Banks, Regulators, Consumer Advocates Address Foreclosure - Black Enterprise

Page: 1 2

Black Enterprise Magazine September/October 2018 Issue

Page: 1 2

0115_bairFDIC Chairwoman Sheila C. Bair addresses the 12th Annual Wall Street Project Economic Summit (Source: Karl Crutchfield)

While some worry about the 25 bank failures which occurred in 2008 due to toxic subprime loans and an unsolvable credit market, others know that when the dust settles, African Americans would have lost more money to foreclosures during this economic tsunami than during any other time in history.

“We have to fix housing first to put us on the path to economic recovery,” said Sheila C. Bair, chair of the Federal Deposit Insurance Corp. at a luncheon today sponsored by the Rainbow PUSH Coalition.

Michael D. Mitchell, the vice president of fair lending for the National Community Reinvestment Coalition said during a PUSH workshop that fixing the problem will require greater access to capital for African Americans who oftentimes were excluded from prime loans ands steered into subprime loans.

“The solution to exclusion is not to come up with a system that is going to penalize, extract wealth and extract equity from people. It is to allow everybody to get the fundamental right to prime like capital for mortgage financing,” said Mitchell.

The workshop, Wall Street and Main Street Solutions to the Foreclosure Tsunami, and luncheon was part of the 12th Annual Rainbow PUSH Wall Street Project Economic Summit, which ends Friday in New York.

Solutions to the foreclosure dilemma seem to escape many as the problem gets worse with each passing month. During the third quarter of 2008, 171 institutions were on the FDIC’s guarded watch list of troubled banks, said Sandra L. Thompson, director of the FDIC’s division of supervision and consumer protection.

However, failure may have put IndyMac Federal Bank, which imploded, back on the right track. When IndyMac went down it was inherited by the FDIC. The IndyMac model for troubled mortgages, created by the FDIC, has helped homeowners complete sustainable and affordable loan modifications. Last year they sent letters out to 240,000 borrowers about their services, and modified 8,500 loans using a combination of methods including extended amortization, principal forbearance, and several streamlined approaches to try to bring the borrowers’ loans to within 38% of gross income.

“We think that similar approaches need to be applied in a broader industry-wide scale,” says Thompson. The FDIC program called “Mod in a Box” provides a framework for implementing similar programs at other institutions. It outlines FDIC program terms at IndyMac and offers insight into the specific portfolio characteristics that drive modification modeling at that bank.

Unfortunately, homeowners are sometimes too ashamed to ask for help. Bank of America has been doing everything in their power to let homeowners know that their company is offering foreclosure relief. In some cases they have offered three to six month forbearance packages, which temporarily relieve homeowners of payments.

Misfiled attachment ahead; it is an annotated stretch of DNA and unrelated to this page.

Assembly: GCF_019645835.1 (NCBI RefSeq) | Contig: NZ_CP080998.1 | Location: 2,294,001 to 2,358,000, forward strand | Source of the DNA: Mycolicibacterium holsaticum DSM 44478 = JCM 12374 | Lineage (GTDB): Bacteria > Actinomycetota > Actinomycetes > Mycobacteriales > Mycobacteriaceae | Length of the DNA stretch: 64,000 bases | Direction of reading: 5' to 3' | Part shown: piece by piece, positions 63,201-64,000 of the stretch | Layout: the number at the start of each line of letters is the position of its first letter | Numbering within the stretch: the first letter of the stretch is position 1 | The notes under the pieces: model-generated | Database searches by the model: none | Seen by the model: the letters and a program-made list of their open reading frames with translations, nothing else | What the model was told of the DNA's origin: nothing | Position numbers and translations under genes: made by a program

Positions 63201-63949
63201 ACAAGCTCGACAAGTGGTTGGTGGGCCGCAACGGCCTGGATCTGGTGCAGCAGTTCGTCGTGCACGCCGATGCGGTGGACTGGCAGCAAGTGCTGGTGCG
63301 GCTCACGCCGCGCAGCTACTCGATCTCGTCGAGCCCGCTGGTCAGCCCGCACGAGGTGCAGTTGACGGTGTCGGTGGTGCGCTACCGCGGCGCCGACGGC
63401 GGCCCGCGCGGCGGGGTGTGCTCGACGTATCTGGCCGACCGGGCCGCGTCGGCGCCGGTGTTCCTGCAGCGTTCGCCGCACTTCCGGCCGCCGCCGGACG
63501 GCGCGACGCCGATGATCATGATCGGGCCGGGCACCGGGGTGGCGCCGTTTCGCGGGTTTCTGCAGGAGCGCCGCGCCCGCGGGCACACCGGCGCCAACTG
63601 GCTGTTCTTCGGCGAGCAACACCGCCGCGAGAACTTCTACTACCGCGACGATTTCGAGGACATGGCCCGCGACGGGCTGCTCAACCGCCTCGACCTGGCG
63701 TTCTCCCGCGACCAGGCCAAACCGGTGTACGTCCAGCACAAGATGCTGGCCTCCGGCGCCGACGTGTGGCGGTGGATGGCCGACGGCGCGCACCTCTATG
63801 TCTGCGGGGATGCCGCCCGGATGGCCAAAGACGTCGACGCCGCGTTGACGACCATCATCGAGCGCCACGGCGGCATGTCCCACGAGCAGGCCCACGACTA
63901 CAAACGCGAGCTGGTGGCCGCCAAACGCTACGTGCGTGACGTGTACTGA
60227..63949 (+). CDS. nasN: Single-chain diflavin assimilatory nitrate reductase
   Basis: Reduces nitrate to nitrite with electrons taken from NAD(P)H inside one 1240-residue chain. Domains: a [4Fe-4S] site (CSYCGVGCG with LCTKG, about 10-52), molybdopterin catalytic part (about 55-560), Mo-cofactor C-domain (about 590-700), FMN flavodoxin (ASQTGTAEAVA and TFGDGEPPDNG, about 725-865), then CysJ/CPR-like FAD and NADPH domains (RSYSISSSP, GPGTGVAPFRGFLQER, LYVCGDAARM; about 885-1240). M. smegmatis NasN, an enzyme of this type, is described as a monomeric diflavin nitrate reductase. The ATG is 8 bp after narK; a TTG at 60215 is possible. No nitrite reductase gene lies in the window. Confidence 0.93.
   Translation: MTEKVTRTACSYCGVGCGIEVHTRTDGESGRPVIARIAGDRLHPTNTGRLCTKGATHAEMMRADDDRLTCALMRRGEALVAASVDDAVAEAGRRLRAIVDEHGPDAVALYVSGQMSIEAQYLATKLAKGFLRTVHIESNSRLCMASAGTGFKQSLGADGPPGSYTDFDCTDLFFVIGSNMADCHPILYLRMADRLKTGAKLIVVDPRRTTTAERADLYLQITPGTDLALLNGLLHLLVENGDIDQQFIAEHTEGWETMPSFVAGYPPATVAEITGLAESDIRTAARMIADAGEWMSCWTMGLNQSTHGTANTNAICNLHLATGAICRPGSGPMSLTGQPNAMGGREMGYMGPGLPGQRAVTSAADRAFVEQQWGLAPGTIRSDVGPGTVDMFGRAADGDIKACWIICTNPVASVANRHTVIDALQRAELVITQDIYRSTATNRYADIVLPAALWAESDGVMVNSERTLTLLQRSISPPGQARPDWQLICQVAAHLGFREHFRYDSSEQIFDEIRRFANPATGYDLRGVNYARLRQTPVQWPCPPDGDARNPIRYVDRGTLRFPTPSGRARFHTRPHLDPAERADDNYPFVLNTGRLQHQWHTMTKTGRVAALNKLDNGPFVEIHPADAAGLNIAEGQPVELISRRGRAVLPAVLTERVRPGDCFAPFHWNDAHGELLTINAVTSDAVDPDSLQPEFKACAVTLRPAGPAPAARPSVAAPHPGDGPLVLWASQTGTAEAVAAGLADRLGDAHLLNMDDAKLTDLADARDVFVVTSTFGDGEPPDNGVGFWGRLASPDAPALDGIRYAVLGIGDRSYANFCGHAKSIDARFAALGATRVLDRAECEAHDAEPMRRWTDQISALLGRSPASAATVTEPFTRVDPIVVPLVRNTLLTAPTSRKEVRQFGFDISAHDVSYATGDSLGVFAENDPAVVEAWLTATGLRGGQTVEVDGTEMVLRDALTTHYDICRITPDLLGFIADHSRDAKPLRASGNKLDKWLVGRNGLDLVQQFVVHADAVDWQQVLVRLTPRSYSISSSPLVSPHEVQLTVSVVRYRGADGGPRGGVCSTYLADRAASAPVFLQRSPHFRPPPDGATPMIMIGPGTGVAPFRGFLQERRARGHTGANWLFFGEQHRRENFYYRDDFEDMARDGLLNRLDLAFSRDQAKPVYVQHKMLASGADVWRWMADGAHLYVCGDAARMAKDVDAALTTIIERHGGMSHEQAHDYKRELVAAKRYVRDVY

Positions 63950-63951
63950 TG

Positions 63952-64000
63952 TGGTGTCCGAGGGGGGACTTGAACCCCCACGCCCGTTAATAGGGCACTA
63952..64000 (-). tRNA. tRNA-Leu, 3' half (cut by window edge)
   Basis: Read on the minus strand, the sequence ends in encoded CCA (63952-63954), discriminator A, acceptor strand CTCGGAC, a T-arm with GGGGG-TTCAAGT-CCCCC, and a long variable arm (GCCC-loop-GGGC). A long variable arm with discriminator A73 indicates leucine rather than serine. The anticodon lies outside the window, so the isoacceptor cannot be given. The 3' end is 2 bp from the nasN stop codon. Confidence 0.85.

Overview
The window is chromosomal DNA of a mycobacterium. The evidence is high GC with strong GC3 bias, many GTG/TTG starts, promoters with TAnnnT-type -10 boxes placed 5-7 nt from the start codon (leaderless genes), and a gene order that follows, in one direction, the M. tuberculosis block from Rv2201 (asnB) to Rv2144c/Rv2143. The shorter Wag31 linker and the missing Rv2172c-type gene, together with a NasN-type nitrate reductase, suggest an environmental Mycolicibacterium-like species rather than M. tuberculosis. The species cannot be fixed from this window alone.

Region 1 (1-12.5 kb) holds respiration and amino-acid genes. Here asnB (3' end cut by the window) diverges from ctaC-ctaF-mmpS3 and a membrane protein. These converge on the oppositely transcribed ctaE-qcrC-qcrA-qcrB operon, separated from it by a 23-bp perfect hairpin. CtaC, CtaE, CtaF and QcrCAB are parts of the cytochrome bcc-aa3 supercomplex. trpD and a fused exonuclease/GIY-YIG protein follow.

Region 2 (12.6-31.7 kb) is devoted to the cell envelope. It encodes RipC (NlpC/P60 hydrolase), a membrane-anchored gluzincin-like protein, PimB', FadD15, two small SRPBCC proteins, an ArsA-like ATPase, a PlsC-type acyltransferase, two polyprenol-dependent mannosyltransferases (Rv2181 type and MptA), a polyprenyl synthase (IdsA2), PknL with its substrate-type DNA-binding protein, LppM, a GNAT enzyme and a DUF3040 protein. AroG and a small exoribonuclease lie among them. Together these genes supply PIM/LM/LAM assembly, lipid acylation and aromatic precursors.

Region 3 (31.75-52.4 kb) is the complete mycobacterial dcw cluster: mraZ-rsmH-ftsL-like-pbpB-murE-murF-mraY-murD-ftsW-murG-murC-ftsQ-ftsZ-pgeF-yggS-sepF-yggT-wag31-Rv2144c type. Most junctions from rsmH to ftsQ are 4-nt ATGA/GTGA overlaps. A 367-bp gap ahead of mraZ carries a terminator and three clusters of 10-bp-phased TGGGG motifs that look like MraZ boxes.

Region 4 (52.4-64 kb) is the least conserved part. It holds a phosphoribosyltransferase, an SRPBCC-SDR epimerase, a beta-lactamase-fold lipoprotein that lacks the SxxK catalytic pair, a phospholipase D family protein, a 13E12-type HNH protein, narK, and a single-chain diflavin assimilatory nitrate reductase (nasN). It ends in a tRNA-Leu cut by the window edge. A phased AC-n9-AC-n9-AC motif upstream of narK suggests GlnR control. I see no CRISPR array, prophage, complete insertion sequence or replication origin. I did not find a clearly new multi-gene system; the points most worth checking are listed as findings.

“Get in touch with your servicer or contact a counseling agency. If you contact the servicer and explain the hardship that caused a homeowner to get behind then they will be

Page: 1 2

Join the Conversation

Marcia Wade Talbert

Marcia is a multimedia content producer focusing on technology at Black Enterprise Magazine. In this capacity she writes and assigns stories to educate readers about social media; digital integration; gadgets, apps, and software for business and professional development; minority tech startups; and careers in STEM (Science, Technology, Engineering, and Mathematics). In 2012, she received two Salute to Excellence Awards from the National Association of Black Journalists and was recognized by Blacks in Technology (BiT) as one of the Top 10 Black achievers in the tech arena for 2011 at SXSW in Austin, Texas. She has spoken about technology on panels for New York Social Media Week, at The 2012 Rainbow/PUSH Wall Street Summit, as well as at Black Enterprise’s Entrepreneurs Conference and Women of Power Summit. In 2011, chose her as one of 28 People of Color Impacting the Social Web, and through crowdsourcing she was listed as one of BlackWeb2.0's/HP's 50 Most Notable African American Tastemakers in Social Media and Technology for 2010. Since taking on the role of Tech editor in September 2010, she has conceived and produced five cover stories on Technology and/or STEM and countless articles, videos, and slideshows online. Before joining as an interactive general assignment reporter in 2008, she freelanced with Black Enterprise beginning in 2003 while working as the technical editor at Prepared Foods magazine. There she further honed her writing skills and became an authority on food ingredients, including ingredients used in food fortification and enrichment. Meanwhile, her freelancing with Black Enterprise and helped her stay current on issues pertaining to the financial and business welfare of African Americans. As a general reporter for Black Enterprise she attended and reported on the Democratic and Republican National Conventions, where she interviewed Valerie Jarrett, senior advisor and assistant to President Barack Obama and U.S. Attorney General Eric Holder. Marcia has a Bachelor of Science degree in Agriculture with an emphasis in food science from the University of Minnesota, and a Master of Science degree in journalism from Roosevelt University in Chicago. En route to her secondary degree, she served as the editor-in-chief of the Roosevelt University Torch, a weekly, student-run newspaper. An avid photographer and videographer, Marcia is one of several employees at BLACK ENTERPRISE who interned for the publishing company as a college student. She lives in New Jersey with her husband, a food scientist; her seventeen-month-old daughter; and “The Cat”, but still considers Chicago home.